TadpuiI am not a crook's headMember
Feb 19, 2010 03:15 pm As for drum overheads, the AKG C1000S will definitely, unquestionably be the best choice out of your current mics. Any pencil-style SDC will outshine most everything else, especially in a live-in-the-studio setup. It would be even better if you had the replacement capsules that turn them into hypercardioid pickup patterns, that way they'll reject a lot of the sound coming from the rest of the band.
Since: Mar 14, 2003
I'd say not to mic the hi-hat. Plenty of it will come through in the overhead mics. I always have the trouble of getting WAY too much hi-hat in the mix, and I never put a mic on it. It's a very loud piece of the kit and there should be no problems with it coming through in the mix.
Or, if you want only 1 overhead, the MXL 603 supposedly excels at that. But it's a very wide pickup pattern, so it'll pick up everything in the room. Maybe that'd make a good mic to put in the middle of everybody, to use as a room ambience mic to tie the whole performance together. It's an idea at least...
The more I think about it, it might be a toss-up between the AKG and the MXL mics as far as drum overheads. But I think that the MXLs will let too much sound in from other sources in the room, so you'll end up with a ton of guitar and whatnot in your drum overhead mix. Maybe that's OK, maybe not.
With live drum recording, especially when using overhead mics, the main trick is to tell the drummer to take it easy on the cymbals/hats. Beating the hell out of the drums is fine, but you have to back off on the cymbals in order to maintain a good mix on the drums. It'll make the drums sound bigger in the end. Bonham used to use that technique as well, and he actually cited it as part of his trademark studio sound.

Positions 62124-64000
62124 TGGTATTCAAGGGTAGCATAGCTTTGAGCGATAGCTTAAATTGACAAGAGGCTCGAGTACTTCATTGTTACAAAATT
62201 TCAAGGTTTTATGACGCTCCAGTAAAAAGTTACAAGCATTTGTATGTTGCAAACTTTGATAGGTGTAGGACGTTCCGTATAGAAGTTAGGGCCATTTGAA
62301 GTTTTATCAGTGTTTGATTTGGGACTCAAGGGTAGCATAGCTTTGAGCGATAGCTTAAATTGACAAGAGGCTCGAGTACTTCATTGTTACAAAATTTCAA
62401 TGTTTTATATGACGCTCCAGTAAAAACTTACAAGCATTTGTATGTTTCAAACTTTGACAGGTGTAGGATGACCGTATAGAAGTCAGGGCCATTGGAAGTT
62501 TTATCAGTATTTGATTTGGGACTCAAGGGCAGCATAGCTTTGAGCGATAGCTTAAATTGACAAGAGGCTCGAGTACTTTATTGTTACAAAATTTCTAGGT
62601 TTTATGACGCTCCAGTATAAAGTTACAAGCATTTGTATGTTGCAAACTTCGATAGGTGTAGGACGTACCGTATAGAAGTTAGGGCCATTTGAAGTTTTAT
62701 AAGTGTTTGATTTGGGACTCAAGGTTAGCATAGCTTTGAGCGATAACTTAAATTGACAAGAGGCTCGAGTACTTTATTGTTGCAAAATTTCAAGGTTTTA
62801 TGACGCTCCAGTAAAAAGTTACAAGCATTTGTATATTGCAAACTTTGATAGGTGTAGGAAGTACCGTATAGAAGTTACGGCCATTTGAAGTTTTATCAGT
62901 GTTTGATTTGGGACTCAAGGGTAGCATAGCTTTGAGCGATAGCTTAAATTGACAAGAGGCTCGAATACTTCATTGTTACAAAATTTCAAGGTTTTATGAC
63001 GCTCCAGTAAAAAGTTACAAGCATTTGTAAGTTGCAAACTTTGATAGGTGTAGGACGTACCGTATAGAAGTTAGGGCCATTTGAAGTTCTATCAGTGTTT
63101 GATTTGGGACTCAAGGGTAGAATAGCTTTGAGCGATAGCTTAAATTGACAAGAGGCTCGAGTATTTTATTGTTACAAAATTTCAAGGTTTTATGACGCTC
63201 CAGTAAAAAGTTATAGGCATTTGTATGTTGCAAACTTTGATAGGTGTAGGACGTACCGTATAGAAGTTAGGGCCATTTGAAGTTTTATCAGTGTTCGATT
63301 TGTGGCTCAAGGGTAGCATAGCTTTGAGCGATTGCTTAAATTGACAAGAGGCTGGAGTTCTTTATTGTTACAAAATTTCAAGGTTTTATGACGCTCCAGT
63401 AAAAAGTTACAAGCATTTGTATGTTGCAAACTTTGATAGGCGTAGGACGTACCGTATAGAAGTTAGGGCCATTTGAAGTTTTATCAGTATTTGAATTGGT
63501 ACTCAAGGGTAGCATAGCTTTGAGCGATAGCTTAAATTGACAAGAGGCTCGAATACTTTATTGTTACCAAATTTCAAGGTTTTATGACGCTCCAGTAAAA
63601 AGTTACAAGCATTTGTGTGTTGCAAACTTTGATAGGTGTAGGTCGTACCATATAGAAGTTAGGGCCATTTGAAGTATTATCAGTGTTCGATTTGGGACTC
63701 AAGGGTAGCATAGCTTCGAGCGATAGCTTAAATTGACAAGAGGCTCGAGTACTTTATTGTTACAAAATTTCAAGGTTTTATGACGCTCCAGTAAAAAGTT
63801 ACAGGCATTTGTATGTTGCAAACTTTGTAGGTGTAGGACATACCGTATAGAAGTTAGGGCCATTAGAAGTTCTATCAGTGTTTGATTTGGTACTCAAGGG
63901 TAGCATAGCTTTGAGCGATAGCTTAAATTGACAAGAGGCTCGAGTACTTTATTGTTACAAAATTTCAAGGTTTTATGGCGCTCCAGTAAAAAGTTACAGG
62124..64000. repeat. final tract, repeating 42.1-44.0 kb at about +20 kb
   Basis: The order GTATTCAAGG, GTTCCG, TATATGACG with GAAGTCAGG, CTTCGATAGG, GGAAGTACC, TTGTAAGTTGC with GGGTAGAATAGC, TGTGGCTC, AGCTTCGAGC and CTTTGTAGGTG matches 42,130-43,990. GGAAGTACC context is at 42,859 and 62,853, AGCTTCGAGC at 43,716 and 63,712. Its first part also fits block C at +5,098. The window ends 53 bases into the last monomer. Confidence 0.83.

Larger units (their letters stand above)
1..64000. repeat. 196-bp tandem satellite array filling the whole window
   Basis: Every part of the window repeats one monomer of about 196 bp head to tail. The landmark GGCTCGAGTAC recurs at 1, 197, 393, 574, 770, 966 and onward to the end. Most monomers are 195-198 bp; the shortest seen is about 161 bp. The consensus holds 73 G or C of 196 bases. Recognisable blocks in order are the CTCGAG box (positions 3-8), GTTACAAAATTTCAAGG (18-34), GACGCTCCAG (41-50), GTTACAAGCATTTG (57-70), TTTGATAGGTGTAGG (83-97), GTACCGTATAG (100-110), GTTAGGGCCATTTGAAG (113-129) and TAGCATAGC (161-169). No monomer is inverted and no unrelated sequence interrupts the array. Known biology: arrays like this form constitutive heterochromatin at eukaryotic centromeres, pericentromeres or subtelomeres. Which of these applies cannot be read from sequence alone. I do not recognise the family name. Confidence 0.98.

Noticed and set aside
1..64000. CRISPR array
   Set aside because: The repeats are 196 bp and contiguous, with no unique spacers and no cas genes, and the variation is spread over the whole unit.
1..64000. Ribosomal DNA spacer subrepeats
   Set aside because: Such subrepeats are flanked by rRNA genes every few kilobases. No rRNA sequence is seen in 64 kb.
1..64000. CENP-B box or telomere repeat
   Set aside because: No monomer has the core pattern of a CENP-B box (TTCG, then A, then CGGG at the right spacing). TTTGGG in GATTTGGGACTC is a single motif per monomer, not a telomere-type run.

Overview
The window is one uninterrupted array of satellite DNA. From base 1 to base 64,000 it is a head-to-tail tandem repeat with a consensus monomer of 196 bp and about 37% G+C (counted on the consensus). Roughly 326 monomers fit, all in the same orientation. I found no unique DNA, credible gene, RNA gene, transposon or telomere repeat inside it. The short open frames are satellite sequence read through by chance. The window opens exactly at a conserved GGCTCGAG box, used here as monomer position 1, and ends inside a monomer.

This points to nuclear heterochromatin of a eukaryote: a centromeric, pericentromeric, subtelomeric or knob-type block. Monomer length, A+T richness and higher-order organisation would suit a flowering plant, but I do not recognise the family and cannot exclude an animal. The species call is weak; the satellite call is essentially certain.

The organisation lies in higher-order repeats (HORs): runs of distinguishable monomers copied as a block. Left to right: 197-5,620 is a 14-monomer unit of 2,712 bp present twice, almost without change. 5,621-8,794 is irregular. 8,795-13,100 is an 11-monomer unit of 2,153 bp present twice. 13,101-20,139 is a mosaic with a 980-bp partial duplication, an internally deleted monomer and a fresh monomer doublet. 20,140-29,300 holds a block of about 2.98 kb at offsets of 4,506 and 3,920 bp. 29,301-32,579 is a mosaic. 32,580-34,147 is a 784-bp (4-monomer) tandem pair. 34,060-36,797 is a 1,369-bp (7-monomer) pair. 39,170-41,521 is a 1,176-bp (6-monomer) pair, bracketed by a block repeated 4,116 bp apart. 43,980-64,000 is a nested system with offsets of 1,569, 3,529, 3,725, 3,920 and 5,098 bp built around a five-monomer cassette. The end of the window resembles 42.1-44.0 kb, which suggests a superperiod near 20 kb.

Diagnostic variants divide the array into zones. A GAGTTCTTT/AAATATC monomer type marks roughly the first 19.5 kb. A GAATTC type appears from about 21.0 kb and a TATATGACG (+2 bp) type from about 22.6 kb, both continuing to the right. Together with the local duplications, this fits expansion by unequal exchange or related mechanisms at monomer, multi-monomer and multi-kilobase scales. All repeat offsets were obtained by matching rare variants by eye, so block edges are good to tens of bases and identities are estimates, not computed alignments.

good luck, hope it all goes well!
Feb 20, 2010 08:53 am Tad, its crazy you found that Art unit with the 6 cans... thats the one I bought.
and I can clearly say the Sony headphones that come with it are NOT good for tracking in front of live mics. They are not isolated well at all. They are more along the lines of over done iPod/Zune type headphones. Pretty much every day phones with a semi-studio look to them. When I got them in with the ART amp, it says right on their package. 'Ideal for listening to music'.
Don't get me wrong, they have great volume to them, and do sound decent for general playback. And that is really all I needed them for so if I have a band in to record they all can get a closer listen to the play backs,
The ART amp is actualy a very nice unit. I sent the link to Noize2U before I bought it and he suggested to go for it and said ART units can ben very solid and under-rated. And it pumps out some hot signals for sure.
Now I just gotta get the gear needed to make multiple headphone mixes instead of all 6 channels being the main output.
CptTrippsCzar of Turd PolishMember
Feb 22, 2010 12:59 pm Hehe, those damn sony headphones :) Horrid for tracking.
Since: Jun 20, 2006
Feb 22, 2010 08:26 pm Haha yes Tripps... indeed they are. But its always good to have extra phones around. Especialy when they come free with the unit.